With good care, many horses live well into their twenties or even thirties.
Their basic care needs to include all the steps involved in managing younger horses, with some extra attention to handling the senior horse's changing needs.
As with any horse, the older equine should be seen daily. A light grooming is a good way for owners to keep up with injuries, weight changes, and problems with teeth or hooves.
Older horses often end up at the bottom of the dominance structure within a herd, with younger animals blocking hay and water supplies.
Senior horses may need to be turned out in their own paddocks, either with one or two friends or within sight of companions, to allow adequate intake of hay and feed.
They may also get cold more easily than younger horses, not only because of thin body condition but because more aggressive horses may prevent them from accessing shelter. Blanketing, turnout with fewer horses, or an increase in the older horse's hay ration may be solutions.
In hot weather, access to a breezy shaded area will help prevent overheating.
Exercise should be encouraged if senior horses are able to tolerate it. In most cases, turnout is preferable to stall confinement, taking care that younger pasture buddies are not allowed to run an older horse to exhaustion.
For ridden or driven exercise, warm-up and cool-down are essential. Older horses lose muscular strength and fitness, and each horse's exercise program should be tailored to the individual's condition.
While a younger horse can sometimes be idle during the week and perform moderately strenuous exercise on a weekend with few ill effects, this program is likely to result in stiffness, pain, or more serious consequences for the out-of-condition older horse.
Owners should schedule a "wellness check-up" at least once a year. As part of an exam, a veterinarian can do blood tests to determine thyroid function and other indicators of health.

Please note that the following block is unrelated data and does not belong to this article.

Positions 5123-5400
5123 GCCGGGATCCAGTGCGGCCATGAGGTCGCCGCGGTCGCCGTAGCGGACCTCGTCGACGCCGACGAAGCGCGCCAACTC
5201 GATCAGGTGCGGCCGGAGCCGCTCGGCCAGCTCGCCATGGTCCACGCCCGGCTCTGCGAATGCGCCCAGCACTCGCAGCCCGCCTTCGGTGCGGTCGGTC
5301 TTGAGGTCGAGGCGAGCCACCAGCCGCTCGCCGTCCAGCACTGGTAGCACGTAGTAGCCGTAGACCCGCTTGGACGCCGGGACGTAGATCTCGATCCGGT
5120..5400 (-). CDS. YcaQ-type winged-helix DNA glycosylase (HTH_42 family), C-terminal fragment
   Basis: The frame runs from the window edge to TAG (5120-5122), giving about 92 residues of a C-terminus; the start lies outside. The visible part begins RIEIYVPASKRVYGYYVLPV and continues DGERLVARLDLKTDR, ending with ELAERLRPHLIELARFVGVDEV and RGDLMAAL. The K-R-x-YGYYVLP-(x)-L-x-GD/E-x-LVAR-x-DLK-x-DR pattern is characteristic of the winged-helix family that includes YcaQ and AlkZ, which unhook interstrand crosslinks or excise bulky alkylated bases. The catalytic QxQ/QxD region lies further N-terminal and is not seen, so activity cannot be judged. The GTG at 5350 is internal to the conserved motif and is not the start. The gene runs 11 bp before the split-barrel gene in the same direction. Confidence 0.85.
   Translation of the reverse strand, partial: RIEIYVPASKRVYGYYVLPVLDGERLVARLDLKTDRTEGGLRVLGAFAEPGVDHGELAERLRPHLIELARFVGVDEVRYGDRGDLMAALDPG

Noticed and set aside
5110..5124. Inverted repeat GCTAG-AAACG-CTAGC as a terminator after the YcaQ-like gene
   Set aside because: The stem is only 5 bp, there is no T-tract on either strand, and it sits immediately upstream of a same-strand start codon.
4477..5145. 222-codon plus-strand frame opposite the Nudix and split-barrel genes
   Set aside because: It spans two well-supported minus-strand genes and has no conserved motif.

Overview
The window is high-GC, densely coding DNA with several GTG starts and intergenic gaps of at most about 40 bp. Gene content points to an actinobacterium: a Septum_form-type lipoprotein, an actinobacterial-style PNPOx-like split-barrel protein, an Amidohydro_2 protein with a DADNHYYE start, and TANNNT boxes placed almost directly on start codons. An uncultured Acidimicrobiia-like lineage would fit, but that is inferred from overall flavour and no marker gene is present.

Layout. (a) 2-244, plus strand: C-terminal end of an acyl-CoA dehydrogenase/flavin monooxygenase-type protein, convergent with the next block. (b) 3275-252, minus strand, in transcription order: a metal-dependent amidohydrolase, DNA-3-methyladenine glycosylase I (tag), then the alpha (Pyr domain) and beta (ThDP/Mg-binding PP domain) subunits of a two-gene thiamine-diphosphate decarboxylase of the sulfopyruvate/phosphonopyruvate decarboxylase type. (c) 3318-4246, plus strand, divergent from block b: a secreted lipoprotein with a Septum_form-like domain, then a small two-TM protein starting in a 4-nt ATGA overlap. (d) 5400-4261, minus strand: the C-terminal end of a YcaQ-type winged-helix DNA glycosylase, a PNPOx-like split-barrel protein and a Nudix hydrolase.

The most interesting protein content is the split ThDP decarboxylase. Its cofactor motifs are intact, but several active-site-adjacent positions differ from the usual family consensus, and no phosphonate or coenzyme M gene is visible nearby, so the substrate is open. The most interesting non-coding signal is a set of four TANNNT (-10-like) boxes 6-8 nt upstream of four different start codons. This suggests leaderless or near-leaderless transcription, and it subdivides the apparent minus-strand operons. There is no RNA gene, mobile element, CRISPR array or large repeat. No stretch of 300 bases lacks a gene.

Senior horses also need to stay current on necessary vaccinations, even though they may not travel to shows or rides, and are therefore not exposed to many other horses. Check with your veterinarian to see what protection is needed in your area.
It may be tempting to skip farrier appointments for older horses since they aren't working or traveling, but these animals need to stay on a regular schedule of trimming or shoeing regardless of activity.
Overgrown feet are more susceptible to problems like white line disease, and proper hoof angle can ease the discomfort of navicular disease. Cushing's syndrome and other metabolic disorders are often linked to laminitis, and regular farrier care can keep victims of these diseases more comfortable.
Senior horses may suffer from arthritis, gastric ulcers, navicular disease, and other conditions that produce chronic pain. Dealing with pain can impact appetite and cause horses to lose weight. A veterinarian can usually diagnose and treat the cause of chronic pain. Because some drugs affect the function of kidneys and digestive organs, a veterinarian's guidance is suggested.